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Big Czech crown interventions less likely, central banker says

Published 11/13/2022, 08:46 AM
Updated 11/13/2022, 08:50 AM
© Reuters. Czech Crown coins and notes are seen in this picture illustration taken April 1, 2017. REUTERS/David W Cerny/Illustration

PRAGUE (Reuters) - The Czech National Bank is unlikely to have to intervene in currency markets as much as it has in recent months when pressure against the crown was strong, Vice-Governor Eva Zamrazilova said on Sunday.

The central bank has intervened to prop up the crown since May as part of efforts to fight three-decade high inflation, as the crown and central European currencies faced pressure as an energy crisis triggered concerns about their economies and as rate hikes in the region come to an end while major global central banks started to lift their own rates.

In July, the Czech National Bank (CNB) used 10 billion euros ($10.35 billion) of its massive international reserves to support the crown. Intervention amounts eased to 2.6 billion euros in September, according to bank data.

"There were a lot of shorter, smaller, more expensive episodes, but I do not expect a return of those episodes in the foreseeable future," Zamrazilova said on a Sunday debate show on Czech Television.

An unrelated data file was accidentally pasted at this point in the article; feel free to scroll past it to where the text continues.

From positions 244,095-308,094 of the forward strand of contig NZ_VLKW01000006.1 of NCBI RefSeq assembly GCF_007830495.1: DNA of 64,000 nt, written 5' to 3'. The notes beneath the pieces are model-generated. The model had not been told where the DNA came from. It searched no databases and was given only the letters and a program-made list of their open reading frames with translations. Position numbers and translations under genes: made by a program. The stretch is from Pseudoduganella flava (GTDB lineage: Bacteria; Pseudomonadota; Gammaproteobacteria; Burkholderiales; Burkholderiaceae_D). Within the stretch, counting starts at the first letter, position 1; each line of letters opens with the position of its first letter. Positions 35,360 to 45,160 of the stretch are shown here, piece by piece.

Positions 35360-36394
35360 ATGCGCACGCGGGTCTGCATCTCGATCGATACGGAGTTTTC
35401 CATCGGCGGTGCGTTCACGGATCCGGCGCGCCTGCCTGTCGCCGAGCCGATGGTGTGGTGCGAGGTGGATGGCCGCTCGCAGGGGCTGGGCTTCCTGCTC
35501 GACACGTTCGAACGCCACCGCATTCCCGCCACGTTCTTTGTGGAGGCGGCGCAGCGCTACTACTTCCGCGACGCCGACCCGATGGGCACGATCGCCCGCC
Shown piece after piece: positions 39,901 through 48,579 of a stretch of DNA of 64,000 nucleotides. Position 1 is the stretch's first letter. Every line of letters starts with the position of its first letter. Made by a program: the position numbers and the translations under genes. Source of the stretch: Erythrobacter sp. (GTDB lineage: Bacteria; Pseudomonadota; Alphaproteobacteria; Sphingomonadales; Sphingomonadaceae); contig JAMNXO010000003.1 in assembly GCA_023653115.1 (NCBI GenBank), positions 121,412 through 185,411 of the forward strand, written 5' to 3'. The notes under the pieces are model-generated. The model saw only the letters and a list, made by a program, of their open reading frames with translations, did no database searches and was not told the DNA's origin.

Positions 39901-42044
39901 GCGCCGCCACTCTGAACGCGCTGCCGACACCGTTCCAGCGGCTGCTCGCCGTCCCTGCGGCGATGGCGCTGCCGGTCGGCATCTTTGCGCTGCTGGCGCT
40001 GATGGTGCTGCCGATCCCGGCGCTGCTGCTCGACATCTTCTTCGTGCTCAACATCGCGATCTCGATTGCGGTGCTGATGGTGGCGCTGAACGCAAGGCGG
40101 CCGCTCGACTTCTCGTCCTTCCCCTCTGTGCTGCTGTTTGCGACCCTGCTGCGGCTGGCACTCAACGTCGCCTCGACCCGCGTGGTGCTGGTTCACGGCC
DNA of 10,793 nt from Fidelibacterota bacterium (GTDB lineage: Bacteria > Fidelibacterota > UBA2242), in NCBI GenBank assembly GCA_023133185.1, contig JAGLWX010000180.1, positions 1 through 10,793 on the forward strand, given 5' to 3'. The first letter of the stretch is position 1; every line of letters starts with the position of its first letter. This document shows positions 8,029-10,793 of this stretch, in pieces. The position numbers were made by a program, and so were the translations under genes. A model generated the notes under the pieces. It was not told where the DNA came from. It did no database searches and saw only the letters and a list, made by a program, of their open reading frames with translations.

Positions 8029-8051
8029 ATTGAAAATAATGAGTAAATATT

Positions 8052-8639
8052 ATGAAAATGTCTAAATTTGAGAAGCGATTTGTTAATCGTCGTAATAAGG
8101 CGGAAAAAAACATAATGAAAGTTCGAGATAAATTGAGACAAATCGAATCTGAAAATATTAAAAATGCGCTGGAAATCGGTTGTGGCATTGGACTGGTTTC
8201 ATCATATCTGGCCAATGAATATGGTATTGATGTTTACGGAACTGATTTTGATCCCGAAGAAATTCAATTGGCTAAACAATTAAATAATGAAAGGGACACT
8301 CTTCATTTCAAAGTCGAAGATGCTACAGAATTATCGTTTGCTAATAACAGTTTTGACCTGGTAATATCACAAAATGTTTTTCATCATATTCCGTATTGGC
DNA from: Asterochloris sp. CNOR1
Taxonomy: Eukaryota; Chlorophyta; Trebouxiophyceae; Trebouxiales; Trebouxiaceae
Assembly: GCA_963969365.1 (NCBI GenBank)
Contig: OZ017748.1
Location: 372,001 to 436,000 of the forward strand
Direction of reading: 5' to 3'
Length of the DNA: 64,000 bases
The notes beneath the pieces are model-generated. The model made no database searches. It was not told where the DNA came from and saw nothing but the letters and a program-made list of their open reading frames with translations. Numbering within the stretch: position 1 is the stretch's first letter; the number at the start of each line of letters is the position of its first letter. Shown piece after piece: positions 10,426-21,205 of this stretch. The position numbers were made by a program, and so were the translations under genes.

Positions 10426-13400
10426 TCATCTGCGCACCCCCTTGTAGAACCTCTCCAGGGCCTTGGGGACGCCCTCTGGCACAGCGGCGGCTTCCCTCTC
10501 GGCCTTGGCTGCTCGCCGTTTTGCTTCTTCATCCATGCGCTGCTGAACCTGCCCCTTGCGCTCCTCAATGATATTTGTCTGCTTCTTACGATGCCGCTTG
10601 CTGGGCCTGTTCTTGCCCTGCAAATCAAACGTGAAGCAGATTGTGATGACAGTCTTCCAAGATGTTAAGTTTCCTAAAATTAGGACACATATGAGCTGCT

"Overall, the sentiment in the region is better now."

Zamrazilova voted in the 5-2 majority at the bank's Nov. 3 meeting to keep the main interest rate at 7.00% despite a new staff forecast suggesting a hike. The bank uses interventions to compliment its policy.

Zamrazilova said she expected inflation, which eased to 15.1% in October, could fall into single-digits in the second quarter of next year.

The crown is trading at 24.28 to the euro and last week hit its highest level since before Russia's invasion of Ukraine in February. Interventions have kept the crown in a tight range and on the strong side of 24.78 since they started.

© Reuters. Czech Crown coins and notes are seen in this picture illustration taken April 1, 2017. REUTERS/David W Cerny/Illustration

The CNB's reserves dropped to 131.6 billion euros at the end of October, or about 48% of expected 2022 gross domestic product, from 160.4 billion euros seen in April.

($1 = 0.9660 euros)

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